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Updated Feb 28, 2022

IPCC publishes latest climate report

The Intergovernmental Panel on Climate Change (IPCC) has published the second instalment of their Sixth Assessment Report. The Working Group II report looks at the impacts of climate change on nature and people around the globe, and explores future impacts at different levels of warming and the resulting risks. It also offers options to strengthen nature's and society's resilience to ongoing climate change.

Unfortunately, the report serves to highlight the serious situation we face when it comes to climate change. Human-induced climate change is causing dangerous natural disruption. This will, and is, affecting the lives of people across the world, despite measures already in place to reduce the impacts. It also shows that the humans and ecosystems that are least able to cope are being hardest hit.

Professor Debra Roberts, co-chair if the IPCC said, "Our report clearly indicates that places where people live and work may cease to exist, that ecosystems and species that we've all grown up with and that are central to our cultures and inform our languages may disappear. So this is really a key moment. Our report points out very clearly, this is the decade of action, if we are going to turn things around."

The report, which is over 3,600 pages long, sets out, amongst many other things, that:

  • between 2010-2020, deaths caused by floods, droughts and storms were 15 times higher in vulnerable regions than in other parts of the world;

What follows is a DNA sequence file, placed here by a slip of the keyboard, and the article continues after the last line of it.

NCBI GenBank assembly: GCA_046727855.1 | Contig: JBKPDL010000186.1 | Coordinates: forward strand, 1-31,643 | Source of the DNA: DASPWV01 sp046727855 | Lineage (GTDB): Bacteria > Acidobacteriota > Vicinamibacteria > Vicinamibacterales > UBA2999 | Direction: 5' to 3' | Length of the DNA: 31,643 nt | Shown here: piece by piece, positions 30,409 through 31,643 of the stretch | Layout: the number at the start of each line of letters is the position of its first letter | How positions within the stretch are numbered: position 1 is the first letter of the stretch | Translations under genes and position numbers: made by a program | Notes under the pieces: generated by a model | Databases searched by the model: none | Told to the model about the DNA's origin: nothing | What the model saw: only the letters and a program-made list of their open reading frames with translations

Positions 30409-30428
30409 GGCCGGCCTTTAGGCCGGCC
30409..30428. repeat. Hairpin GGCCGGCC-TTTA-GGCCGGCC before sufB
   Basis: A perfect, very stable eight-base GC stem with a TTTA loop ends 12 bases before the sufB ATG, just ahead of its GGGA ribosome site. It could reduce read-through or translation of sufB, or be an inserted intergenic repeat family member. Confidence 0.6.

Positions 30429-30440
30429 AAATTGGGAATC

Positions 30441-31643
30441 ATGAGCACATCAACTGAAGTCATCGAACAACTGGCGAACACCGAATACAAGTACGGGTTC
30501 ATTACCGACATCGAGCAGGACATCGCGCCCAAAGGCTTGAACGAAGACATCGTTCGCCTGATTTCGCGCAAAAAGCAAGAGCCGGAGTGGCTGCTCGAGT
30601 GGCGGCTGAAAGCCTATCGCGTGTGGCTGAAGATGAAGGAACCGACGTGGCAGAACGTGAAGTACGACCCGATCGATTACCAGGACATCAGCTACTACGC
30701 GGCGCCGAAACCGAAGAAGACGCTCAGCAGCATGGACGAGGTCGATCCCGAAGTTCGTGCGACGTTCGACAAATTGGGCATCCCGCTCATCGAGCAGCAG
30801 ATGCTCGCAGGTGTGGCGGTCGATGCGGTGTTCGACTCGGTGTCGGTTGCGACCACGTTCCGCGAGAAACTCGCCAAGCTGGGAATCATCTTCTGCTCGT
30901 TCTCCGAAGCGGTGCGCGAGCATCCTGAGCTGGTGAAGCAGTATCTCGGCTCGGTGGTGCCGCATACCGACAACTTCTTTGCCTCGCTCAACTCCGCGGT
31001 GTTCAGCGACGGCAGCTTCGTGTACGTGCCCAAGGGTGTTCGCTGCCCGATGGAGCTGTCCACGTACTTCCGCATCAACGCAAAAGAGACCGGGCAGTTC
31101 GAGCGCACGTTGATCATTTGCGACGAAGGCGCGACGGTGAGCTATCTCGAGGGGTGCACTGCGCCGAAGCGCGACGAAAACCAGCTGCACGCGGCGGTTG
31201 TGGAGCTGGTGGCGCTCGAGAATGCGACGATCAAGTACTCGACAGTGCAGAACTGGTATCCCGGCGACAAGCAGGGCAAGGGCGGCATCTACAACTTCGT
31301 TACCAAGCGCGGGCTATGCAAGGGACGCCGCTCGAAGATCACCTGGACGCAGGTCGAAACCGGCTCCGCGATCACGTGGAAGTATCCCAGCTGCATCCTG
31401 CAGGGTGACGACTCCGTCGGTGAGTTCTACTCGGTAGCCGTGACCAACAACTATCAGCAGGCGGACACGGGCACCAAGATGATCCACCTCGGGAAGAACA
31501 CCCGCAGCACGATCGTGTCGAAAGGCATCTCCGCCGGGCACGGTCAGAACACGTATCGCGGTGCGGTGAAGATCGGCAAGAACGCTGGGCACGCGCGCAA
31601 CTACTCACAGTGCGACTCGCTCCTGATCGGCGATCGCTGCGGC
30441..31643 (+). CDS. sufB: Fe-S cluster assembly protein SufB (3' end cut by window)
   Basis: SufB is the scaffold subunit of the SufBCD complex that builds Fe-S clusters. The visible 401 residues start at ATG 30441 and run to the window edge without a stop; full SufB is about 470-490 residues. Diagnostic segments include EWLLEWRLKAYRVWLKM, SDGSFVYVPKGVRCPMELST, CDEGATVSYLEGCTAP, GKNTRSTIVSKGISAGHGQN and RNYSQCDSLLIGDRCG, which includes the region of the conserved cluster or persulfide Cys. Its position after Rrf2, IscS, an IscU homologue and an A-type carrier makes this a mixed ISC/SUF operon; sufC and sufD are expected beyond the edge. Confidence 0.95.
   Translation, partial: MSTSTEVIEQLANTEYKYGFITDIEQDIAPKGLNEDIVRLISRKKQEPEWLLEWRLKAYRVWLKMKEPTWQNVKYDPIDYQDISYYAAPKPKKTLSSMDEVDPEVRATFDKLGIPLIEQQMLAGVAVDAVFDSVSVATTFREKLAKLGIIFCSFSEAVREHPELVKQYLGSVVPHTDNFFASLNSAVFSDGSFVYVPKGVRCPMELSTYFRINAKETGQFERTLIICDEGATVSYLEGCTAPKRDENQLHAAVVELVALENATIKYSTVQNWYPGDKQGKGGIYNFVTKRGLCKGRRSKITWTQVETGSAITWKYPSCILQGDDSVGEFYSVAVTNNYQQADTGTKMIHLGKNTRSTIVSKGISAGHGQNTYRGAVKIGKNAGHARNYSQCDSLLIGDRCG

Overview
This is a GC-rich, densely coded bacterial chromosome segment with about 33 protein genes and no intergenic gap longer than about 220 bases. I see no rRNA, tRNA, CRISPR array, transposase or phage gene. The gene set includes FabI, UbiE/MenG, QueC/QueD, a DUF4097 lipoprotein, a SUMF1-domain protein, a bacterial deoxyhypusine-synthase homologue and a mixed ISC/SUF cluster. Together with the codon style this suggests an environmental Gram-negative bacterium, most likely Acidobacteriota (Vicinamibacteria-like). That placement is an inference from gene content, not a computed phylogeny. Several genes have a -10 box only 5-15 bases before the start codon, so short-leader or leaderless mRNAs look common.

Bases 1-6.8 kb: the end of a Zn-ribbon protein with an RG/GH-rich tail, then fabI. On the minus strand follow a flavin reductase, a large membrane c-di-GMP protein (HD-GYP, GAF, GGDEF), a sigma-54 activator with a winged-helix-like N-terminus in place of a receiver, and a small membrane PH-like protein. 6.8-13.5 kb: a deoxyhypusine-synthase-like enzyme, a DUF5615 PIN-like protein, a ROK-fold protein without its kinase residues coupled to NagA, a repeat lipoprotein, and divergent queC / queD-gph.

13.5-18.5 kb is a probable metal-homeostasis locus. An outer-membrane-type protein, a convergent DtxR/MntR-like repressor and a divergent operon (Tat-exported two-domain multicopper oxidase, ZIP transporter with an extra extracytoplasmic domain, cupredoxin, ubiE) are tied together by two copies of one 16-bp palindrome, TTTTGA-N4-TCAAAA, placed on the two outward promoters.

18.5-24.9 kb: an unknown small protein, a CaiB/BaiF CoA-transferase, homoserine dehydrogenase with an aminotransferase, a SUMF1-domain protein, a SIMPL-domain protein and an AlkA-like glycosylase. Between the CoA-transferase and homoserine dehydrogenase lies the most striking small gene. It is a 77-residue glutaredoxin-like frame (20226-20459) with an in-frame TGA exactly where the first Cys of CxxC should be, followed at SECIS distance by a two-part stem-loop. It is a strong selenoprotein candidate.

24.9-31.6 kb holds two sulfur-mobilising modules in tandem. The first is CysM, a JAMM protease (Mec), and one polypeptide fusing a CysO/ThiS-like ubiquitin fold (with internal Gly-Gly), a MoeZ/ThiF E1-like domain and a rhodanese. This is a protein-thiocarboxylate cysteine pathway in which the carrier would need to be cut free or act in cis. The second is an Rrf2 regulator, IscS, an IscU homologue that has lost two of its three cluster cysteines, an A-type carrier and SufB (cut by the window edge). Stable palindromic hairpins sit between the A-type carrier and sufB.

• extreme weather events linked to climate change are hitting humans harder than previously thought;
  • some climate impacts are already beyond the ability of some to cope;
  • at the current level of warming, nature is already seeing dramatic impacts, such as coral bleaching and vegetation loss due to drought;
  • about half of the living organisms assessed are already moving to higher ground or towards the poles.

It also looks at future issues unless we can slow down and stop the temperature rises, which currently sits at around 1.1°C. This includes:

  • the possibility that rising sea levels could threaten coastal settlements and a billion more people could be at risk from coastal specific climate hazards in the next few decades;
  • a risk that half of the human population could be exposed to some form of life-threatening climatic conditions due to heat and humidity if temperature rise reaches 1.7°C above 1850s levels;
  • a likelihood that disease could spread more quickly;
  • a possible extinction of up to 14% of species if the world warms by 1.5°C, rising to 29% if the temperature rise hits 3°C.

The report even states that crossing the 1.5°C threshold, even temporarily, contains dangers, such as thawing of permafrost which would be almost impossible to reverse.

Although the report is extremely detailed and looks at several different issues, it is clear that climate change could be potentially devastating to the planet, unless temperature rise is stopped in order to prevent a potentially cascading series of issues.

It is important not to ensure that climate adaptation and resilience is effective, and prompt.

For more information, see the:

  • IPCC Sixth Assessment Report, Working Group II contribution, available here.